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State hires firm to fix preservation division

The private company will get $186K to put the troubled agency to rights

By Gary T. Kubota

POSTED:
LAST UPDATED: 03:20 a.m. HST, Jun 09, 2011



The state Department of Land and Natural Resources has hired a private company to bring the Historic Preservation Division into compliance with federal mandates and avoid losing up to $550,000 in federal grant money.

DLNR Director William Aila said a staffing shortage at the division is to blame for problems that could also slow historic reviews of critical projects like rail development on Oahu.

The National Park Service, overseeing federal historic preservation grants, in an audit report in March 2010, cited various concerns about the division, including mismanagement. The report said the division was not maintaining an accessible historic properties database and that personnel reviewing projects involving historic properties were not qualified.

“We found that with limited staffing together with a multitude of tasks to complete that we wouldn’t be able to meet the timeline (to be in compliance) alone,” Aila said.

“The department determined it is in the state’s best interest to contract a consultant to meet the NPS timeline.”

The state will be awarding Solutions Pacific LLC a consultant contract of $186,387 to focus on the division to satisfy compliance issues, such as upgrading survey and inventory procedures.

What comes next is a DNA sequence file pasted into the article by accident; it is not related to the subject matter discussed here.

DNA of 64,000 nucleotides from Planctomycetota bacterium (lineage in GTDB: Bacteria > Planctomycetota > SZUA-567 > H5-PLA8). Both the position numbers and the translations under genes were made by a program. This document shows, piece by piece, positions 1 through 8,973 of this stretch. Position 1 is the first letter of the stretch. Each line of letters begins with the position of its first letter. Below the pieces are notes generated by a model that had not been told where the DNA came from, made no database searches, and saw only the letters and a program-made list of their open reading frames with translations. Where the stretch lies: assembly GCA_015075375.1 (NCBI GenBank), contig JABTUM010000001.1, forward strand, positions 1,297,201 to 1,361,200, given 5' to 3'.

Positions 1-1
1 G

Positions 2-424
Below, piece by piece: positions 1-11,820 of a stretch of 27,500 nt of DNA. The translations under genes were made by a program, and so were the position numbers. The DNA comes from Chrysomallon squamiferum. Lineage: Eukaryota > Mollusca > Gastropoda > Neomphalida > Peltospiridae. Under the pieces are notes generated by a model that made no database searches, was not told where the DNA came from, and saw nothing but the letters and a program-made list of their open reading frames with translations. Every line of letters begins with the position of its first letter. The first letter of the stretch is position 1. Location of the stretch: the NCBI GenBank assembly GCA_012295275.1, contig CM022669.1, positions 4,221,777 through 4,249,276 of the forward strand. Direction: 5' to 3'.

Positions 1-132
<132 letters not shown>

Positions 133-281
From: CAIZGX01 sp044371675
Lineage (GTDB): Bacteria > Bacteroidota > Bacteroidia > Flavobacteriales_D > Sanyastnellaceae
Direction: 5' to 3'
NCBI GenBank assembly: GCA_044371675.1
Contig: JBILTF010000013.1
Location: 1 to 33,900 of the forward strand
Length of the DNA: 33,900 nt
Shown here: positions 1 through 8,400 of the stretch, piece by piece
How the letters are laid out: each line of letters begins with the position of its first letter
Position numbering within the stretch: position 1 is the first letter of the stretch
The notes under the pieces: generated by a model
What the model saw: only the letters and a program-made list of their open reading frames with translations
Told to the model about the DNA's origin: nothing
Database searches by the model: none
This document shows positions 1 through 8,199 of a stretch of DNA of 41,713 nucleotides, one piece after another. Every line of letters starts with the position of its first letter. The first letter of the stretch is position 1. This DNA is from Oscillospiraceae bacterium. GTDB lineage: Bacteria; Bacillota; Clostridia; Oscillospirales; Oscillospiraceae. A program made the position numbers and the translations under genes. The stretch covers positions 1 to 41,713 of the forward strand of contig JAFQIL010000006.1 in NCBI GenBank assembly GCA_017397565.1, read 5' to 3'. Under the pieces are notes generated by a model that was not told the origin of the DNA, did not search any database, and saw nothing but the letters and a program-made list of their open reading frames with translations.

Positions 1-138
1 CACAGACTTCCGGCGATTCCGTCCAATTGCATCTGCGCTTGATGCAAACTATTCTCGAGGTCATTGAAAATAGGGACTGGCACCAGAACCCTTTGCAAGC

Department spokeswoman Deborah Ward said division staffing reached its peak of 35 during Gov. John Waihee’s administration, but was down to 27 by 2008. Staff is now at 14 with 11 vacancies.

Ward said in the past two years, the department has been unable to fill positions due to a hiring freeze, but that will end and staffing could reach 32 by fiscal 2012 because of increased funding from the Legislature.

Critics charge the division mishandled the archaeological work at the Ward Villages shopping center, allowing the excavation to continue after 11 burials were discovered in work on only 3 percent of the project.

The federal parks report did not cover burials but included criticism about the lack of adequate survey and inventory procedures.

One of the critics, Dana Naone Hall, former chairwoman of the Maui-Lanai Island Burial Council, said Wednesday the department was wasting money on the consultant.

“In these times of budgetary restraint, the state can save itself a lot of money by replacing the leadership … Get someone in there who can do the job. Don’t just throw away money,” she said.

The department said Solutions Pacific will help develop an evaluation and retention plan for division staff.

Solutions Pacific is operated by Ray Soon, a former director of the state Department of Hawaiian Home Lands and also a member of the President’s Advisory Council on Historic Preservation.

The department said the no-bid contract also includes the services of a team of former division employees, such as Don Hibbard who worked as the division administrator for 20 years ending in 2002.






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